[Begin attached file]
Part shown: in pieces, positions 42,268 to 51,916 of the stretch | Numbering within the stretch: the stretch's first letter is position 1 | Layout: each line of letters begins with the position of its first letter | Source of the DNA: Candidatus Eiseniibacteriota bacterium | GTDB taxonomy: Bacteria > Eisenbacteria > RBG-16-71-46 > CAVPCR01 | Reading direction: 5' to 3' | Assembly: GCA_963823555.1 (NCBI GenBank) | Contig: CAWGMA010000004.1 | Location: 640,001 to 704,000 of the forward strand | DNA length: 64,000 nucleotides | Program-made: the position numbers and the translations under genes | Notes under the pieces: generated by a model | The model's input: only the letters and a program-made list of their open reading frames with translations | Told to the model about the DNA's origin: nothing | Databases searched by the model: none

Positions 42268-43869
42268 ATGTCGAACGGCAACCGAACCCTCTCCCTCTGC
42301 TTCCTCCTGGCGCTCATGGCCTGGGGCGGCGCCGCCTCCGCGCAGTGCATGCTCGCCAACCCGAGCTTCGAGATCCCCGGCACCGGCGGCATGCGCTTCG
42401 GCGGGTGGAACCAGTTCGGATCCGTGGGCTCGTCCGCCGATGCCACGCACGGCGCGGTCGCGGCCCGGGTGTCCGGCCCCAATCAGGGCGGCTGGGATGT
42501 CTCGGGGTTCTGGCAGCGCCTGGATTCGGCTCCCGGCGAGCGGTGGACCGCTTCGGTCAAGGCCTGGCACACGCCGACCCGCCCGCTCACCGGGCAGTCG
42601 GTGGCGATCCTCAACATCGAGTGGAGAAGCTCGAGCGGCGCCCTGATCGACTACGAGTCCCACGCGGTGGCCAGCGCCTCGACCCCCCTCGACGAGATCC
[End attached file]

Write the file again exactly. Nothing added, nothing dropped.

Part shown: in pieces, positions 42,268 to 51,916 of the stretch | Numbering within the stretch: the stretch's first letter is position 1 | Layout: each line of letters begins with the position of its first letter | Source of the DNA: Candidatus Eiseniibacteriota bacterium | GTDB taxonomy: Bacteria > Eisenbacteria > RBG-16-71-46 > CAVPCR01 | Reading direction: 5' to 3' | Assembly: GCA_963823555.1 (NCBI GenBank) | Contig: CAWGMA010000004.1 | Location: 640,001 to 704,000 of the forward strand | DNA length: 64,000 nucleotides | Program-made: the position numbers and the translations under genes | Notes under the pieces: generated by a model | The model's input: only the letters and a program-made list of their open reading frames with translations | Told to the model about the DNA's origin: nothing | Databases searched by the model: none

Positions 42268-43869
42268 ATGTCGAACGGCAACCGAACCCTCTCCCTCTGC
42301 TTCCTCCTGGCGCTCATGGCCTGGGGCGGCGCCGCCTCCGCGCAGTGCATGCTCGCCAACCCGAGCTTCGAGATCCCCGGCACCGGCGGCATGCGCTTCG
42401 GCGGGTGGAACCAGTTCGGATCCGTGGGCTCGTCCGCCGATGCCACGCACGGCGCGGTCGCGGCCCGGGTGTCCGGCCCCAATCAGGGCGGCTGGGATGT
42501 CTCGGGGTTCTGGCAGCGCCTGGATTCGGCTCCCGGCGAGCGGTGGACCGCTTCGGTCAAGGCCTGGCACACGCCGACCCGCCCGCTCACCGGGCAGTCG
42601 GTGGCGATCCTCAACATCGAGTGGAGAAGCTCGAGCGGCGCCCTGATCGACTACGAGTCCCACGCGGTGGCCAGCGCCTCGACCCCCCTCGACGAGATCC